The LSU Museum of Art’s latest temporary acquisition, “State of the Art: Record,” on loan from the Crystal Bridges Museum of American Art in Bentonville, Arkansas, is a surprisingly interactive exhibit with multiple pieces that actively encourage contact with the viewer. .
“In an Effort to be Held” by Kellie Romany depicts 36 different shades of oil paint, representing the chromatic scale of skin color tiles created for use in determining race until the 1950s, poured into the small ceramic circles and arranged on a table. .
Unlike most art in galleries that viewers have to just look at, they can stack and shuffle these tiny discs, making the handling of each a determining factor in how the next person sees the same piece. .
“Every time you see the room it has changed, which is a metaphor for how we humans change each other,” Romany said.
The museum has placed gloves on the table, presumably to indicate that Romany’s work is meant to be preserved, although she doesn’t entirely agree with the decision.
“It’s a language that we created for each other in the context of the gallery, to tell the viewer that this is something you can touch,” Romany said. “But the glove itself, I will say it’s debatable. I don’t have an answer to that at the moment.”
This exhibit will likely mark the first time many viewers will see a playable video game in an art gallery. Tucked away in a corner of the room, but impossible to miss, is a desk with a comic book cover, a glowing keyboard, and a large computer monitor. This configuration is part of the work “Ineffable Glossolalia” by Tabathi Nikolai.
In the video game, players can explore Nikolai’s three-dimensional world meant to communicate language’s failure to describe transgender experiences. Sometimes breathtaking, sometimes nerve-wracking, play is an experience, and an experience like no other when you consider its existence inside a museum space.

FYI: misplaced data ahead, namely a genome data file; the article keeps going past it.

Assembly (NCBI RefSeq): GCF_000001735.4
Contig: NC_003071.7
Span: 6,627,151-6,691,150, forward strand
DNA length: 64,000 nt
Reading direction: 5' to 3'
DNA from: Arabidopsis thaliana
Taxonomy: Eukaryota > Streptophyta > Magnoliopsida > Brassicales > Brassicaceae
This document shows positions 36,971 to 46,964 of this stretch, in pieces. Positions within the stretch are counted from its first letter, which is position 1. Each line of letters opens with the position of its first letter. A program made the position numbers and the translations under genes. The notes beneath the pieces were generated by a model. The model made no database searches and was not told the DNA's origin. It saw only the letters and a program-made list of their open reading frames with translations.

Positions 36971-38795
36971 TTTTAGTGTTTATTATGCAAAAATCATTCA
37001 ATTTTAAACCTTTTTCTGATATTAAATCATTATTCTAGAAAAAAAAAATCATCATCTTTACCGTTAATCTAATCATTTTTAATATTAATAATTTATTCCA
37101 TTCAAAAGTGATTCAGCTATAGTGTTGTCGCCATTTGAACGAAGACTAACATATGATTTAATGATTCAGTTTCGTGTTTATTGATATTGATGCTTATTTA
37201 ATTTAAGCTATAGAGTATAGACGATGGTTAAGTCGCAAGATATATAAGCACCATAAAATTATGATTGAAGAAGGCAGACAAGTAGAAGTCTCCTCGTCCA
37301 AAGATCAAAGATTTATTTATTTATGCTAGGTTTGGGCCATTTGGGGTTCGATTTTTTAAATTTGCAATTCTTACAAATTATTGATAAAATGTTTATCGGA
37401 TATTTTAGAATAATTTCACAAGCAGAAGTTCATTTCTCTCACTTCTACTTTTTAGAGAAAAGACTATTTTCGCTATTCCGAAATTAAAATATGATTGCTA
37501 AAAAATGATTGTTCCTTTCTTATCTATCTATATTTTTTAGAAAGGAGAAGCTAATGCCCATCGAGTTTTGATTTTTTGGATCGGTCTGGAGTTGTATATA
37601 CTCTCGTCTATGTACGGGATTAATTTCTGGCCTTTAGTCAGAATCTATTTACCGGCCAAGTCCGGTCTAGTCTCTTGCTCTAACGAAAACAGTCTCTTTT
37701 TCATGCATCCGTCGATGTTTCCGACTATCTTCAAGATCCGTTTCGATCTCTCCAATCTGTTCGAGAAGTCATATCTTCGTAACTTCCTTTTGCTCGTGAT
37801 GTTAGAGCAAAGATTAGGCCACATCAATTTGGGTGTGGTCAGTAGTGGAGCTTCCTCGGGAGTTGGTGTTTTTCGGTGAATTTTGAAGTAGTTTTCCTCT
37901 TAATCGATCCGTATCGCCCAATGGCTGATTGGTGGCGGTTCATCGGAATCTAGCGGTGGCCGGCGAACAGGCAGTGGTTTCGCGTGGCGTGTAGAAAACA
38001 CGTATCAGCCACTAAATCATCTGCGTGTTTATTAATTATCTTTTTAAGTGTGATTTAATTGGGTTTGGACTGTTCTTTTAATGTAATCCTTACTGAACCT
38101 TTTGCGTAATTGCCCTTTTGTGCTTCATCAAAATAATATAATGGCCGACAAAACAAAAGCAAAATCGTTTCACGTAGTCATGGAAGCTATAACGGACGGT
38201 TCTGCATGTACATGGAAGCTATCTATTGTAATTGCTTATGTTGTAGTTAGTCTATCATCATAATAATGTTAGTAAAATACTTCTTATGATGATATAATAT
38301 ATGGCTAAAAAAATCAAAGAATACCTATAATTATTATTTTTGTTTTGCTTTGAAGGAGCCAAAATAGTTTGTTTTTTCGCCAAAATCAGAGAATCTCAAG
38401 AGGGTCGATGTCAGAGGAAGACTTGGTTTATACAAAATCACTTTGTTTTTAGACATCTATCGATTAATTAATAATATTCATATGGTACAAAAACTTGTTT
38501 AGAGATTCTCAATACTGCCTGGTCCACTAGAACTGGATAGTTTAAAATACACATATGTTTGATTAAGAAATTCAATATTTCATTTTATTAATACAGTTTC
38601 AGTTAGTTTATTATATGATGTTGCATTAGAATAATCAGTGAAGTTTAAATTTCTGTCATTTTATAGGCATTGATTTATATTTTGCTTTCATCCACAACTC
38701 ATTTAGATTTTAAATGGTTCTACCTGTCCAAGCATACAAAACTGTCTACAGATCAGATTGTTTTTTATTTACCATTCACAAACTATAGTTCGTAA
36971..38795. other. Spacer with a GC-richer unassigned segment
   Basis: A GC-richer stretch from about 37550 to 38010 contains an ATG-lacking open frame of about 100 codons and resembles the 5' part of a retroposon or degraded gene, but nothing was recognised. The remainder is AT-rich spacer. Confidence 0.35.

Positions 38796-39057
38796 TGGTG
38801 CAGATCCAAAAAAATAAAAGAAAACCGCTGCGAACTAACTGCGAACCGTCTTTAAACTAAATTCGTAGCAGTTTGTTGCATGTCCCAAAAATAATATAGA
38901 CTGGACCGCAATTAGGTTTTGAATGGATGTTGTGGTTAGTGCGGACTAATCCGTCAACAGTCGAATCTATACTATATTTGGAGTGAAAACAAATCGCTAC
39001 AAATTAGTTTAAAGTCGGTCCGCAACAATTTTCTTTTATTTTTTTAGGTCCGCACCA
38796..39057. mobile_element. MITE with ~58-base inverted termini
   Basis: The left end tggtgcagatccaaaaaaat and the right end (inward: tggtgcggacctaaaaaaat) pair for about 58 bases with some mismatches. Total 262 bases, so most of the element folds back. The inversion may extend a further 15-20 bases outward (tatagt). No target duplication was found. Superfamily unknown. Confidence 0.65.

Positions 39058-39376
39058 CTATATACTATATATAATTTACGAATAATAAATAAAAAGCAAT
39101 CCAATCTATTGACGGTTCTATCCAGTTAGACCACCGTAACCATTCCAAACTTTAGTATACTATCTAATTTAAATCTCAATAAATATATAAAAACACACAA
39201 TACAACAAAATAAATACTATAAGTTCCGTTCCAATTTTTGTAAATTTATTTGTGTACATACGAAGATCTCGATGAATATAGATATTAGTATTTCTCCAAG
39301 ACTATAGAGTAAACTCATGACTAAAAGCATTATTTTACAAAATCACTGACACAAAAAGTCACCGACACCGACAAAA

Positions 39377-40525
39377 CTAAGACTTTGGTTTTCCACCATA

Although very different from Romany’s work, there is a similarity in art as communication or conversation starters on the subject of human bodies, where language often fails to do the job.
Romany made realistic paintings of bodies, including her own, and turned to abstraction for two reasons — the idea that mostly white collectors possess her body after seeing herself in a collector’s house, and also that this creates the space for discourse, an important artistic impact for Romani.
“If there’s no room for it, I don’t care that much,” Romany said during his artist visit to LSU during the day after his commencement reception in early March. . “This [conversation] for me, this is how the work becomes a success.”
Paul Stephen Benjamin’s “Daily Meditations” video installation features three different videos, two of which are live performances of “Strange Fruit”, broadcast on a mountain of televisions. The eerie song follows you around the museum, just as the bright blue video of the swinging child is etched in your mind.
Another artwork requiring multiple senses is Cory Imig’s site-specific “Liner Spaces (Purple)”. The hanging pieces of ribbon that people can walk through invite the viewer to consider space and how they pass through it.
Also including numerous visual arts, such as comic-infused mixed media acrylic painting, “State of the Art: Record” is an experience for both the eyes and the body.